Kemper deplaned and headed for baggage claim where an American film publicist was speaking bad French on her phone. Kemper took a closer look at her. She had that demented, already exhausted, jet-lagged look just 20 minutes after arriving. But Kemper liked a bit of mileage on women. Ten years ago, all you had to do to get laid during Cannes was stand in one place long enough. These days, if you had a few hours free, you slept or read your email. Or, if worse came to worst, you saw a movie.

Kemper waited for her to click off and, with his best smile, said, “First time in Cannes?”

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Hollywood Vice
Part One

by Dylan Mulick

A film studio scion makes life and death decisions about movies way too easily. 3,861 words. Part Two of this serialization coming soon. Illustrations by Thomas Warming.


It’s universally accepted both east and west of La Brea that Danny Reinhold is a Grade-A piece of shit. Not a Harvey-sized psychopath or a young Dustin Hoffman terrorizing a raging-against-the-dying-of-the-light Laurence Olivier, but a real prick nonetheless. One of the reasons Danny’s a shithead is because he can be.

Morton Reinhold was second only to the king at MGM in the mid-1960s. He lassoed his legacy when he told Warren Beatty to flatter the boss by saying Bonnie And Clyde was homage to the old MGM gangster pictures. That Warren shouldn’t worry, he’d tell Mr. Mayer what an “homage” was.

Richard Reinhold came up in his father’s shadow, first greenlighting muscle-bound action films for Jerry and Don in the late 1980s before going on to run Universal for a successful decade and a half. That ended with his not-so-subtle ouster a decade back for a string of flops, the last being an affair with his assistant. The lawsuit settled out of court became the writing on the wall. A ceremonial producing deal on the lot came with his parachute. Since then, he has produced three low budget indie features, the last of which (were anyone following the money) was self-financed. But no one was following Richard and none made a dime.

Danny came from this line of Hollywood royalty, memorialized in a framed photo of Morton, Richard, Danny and his gorgeous red-haired date, a couple years back at Morton’s AFI Lifetime Achievement Award shindig. All the Reinholds in Armani tuxedos and Rolexes, not a smile among them, except for the redhead.

This was the moonlit photo Danny was staring at early that morning, 5 am, as he sat bedside quietly putting on that same Rolex, hoping against hope that his last two films were hits thanks to his strategy and taste, but knowing better.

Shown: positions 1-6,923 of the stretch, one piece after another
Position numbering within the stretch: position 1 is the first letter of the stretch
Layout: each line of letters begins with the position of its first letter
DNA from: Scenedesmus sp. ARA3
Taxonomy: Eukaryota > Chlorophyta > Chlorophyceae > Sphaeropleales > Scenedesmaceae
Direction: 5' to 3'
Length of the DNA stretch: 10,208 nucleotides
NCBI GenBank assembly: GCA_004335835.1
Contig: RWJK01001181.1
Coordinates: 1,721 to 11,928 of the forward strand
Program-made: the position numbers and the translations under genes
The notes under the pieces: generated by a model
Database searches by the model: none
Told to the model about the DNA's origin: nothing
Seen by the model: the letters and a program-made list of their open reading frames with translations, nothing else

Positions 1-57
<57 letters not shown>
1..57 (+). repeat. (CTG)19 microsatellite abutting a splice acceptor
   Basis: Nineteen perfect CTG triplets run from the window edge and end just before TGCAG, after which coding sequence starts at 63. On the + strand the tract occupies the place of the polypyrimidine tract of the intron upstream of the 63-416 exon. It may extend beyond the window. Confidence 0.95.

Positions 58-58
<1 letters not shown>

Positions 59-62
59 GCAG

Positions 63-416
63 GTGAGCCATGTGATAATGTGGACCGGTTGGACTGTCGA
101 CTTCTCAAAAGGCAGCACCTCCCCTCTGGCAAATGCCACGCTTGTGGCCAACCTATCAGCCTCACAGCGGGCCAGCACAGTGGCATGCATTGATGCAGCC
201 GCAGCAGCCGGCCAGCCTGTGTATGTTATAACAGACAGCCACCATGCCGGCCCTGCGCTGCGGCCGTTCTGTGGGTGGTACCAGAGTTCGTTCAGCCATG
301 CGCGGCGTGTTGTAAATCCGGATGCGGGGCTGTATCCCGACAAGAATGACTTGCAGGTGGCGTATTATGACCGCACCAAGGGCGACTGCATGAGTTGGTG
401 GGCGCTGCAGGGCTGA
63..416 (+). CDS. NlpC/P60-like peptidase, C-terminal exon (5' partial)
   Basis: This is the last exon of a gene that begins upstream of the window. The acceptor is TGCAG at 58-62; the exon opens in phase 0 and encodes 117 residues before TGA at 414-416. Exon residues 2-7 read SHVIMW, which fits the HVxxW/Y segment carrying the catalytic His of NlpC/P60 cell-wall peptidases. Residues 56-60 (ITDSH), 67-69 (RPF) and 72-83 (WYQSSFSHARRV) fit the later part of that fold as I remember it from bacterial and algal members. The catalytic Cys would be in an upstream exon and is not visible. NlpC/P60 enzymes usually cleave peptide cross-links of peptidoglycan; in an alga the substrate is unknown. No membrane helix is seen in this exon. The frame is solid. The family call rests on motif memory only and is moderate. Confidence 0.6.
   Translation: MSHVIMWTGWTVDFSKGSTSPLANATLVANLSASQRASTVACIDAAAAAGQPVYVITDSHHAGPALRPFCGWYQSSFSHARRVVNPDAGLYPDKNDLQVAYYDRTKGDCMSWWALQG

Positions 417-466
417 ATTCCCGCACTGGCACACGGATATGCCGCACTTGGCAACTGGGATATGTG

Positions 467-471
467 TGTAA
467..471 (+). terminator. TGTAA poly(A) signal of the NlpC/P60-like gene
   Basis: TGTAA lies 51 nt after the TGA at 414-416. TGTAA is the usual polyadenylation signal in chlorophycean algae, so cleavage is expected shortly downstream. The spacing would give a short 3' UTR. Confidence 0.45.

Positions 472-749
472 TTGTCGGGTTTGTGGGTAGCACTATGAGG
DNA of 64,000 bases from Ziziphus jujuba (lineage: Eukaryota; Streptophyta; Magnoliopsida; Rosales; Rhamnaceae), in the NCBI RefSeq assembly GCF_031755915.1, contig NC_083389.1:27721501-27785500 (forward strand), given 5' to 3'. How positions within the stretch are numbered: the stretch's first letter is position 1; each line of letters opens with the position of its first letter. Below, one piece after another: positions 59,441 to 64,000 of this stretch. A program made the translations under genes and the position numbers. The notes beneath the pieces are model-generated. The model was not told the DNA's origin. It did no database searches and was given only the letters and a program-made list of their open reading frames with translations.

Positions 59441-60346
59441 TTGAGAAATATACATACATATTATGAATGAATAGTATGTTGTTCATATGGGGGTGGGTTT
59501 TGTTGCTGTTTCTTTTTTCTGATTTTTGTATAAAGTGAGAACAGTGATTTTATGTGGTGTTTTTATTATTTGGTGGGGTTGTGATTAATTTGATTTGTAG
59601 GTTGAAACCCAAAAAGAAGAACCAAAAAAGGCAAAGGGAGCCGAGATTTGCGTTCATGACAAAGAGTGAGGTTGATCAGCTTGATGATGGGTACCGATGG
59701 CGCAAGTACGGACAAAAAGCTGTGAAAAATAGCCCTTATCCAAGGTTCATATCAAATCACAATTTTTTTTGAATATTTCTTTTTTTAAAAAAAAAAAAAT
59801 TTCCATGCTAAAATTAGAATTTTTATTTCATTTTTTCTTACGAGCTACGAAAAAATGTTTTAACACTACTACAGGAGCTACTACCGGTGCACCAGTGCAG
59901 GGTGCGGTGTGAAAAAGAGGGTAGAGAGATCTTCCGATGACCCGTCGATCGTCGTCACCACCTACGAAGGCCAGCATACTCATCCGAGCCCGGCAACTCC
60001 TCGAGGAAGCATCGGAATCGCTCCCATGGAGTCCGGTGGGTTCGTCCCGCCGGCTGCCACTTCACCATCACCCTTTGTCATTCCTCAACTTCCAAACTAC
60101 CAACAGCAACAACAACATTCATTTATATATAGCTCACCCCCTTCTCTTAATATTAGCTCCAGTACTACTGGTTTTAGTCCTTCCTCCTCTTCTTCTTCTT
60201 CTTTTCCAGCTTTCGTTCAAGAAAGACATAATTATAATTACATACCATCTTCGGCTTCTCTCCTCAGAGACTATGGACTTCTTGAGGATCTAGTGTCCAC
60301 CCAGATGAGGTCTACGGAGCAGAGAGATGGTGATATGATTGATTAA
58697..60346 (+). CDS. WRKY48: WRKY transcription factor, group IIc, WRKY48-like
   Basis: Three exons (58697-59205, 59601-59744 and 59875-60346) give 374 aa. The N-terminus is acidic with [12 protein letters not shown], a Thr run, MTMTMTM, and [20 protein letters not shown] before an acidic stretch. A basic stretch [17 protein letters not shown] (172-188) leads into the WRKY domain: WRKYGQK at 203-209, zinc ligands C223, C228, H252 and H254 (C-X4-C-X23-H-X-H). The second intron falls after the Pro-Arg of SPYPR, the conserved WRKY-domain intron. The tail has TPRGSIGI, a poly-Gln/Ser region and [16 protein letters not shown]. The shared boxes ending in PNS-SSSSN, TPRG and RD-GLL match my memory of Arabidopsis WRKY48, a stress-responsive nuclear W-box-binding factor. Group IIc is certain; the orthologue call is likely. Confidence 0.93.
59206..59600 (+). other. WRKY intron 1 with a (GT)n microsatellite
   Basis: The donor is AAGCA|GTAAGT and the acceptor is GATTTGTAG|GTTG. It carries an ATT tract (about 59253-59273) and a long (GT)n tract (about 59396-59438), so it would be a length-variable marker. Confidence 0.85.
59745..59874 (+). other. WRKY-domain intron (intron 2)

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Lipstick II

by Michael Burns

CHRISTMAS FICTION: Laurie Blane’s story continues. This holiday season the actress has a lot to be thankful for – especially her agent. 3,410 words. Illustration by Thomas Warming.


Flying across the Atlantic to London at 600 miles an hour the day before Christmas, investment tycoon 8547D799-C475-4659-B563-17A9A283F8B3Russ Kelly’s Gulfstream G650 carried six passengers — Laurie Blane; her publicist Jackie Fisher; her agent Ron Astor; her personal assistant Marty Oliver; and two private security men. Russ was in New York on business; he was to join her at the next stop in Paris on Christmas Day. Everyone anticipated that Europe would be festive. After all, this year Chanukah started on Christmas Eve, a rare occurrence.

Laurie sat in a high-back rich beige leather chair in the middle of the plane, meditating. In a facing chair, Marty sat directly across, reading a book on her iPad. Terri, the sole flight attendant, hovered nearby. The two security men, both good-looking hulks, sat close to the cockpit, their expressions showing they were all business. Ron Astor and Jackie Fisher sat together in the rear of the cabin, the two discussing strategies for the promotional holiday trip to Europe in hushed voices, not wanting to disturb Laurie.

Actually, Ron and Jackie were arguing.

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Ingenue
Part Two

by Sagit Maier-Schwartz

A 17-year-old Latina aspiring actress has the best and worst day of her fledgling showbiz career. 2,073 words. Part One. Part Three. Part Four. Illustration by Thomas Warming.


I drove back down Franklin Avenue until I reached the 101 Coffee Shop. I sat at the counter and tried to 8547D799-C475-4659-B563-17A9A283F8B3come up with a game plan. I pulled up Craigslist on my cell and scoured the rental listings. Everything was too expensive. The cheapest was a share in Koreatown for $500 a month. I called the number.

“I’m calling about your furnished room. Is it still available?”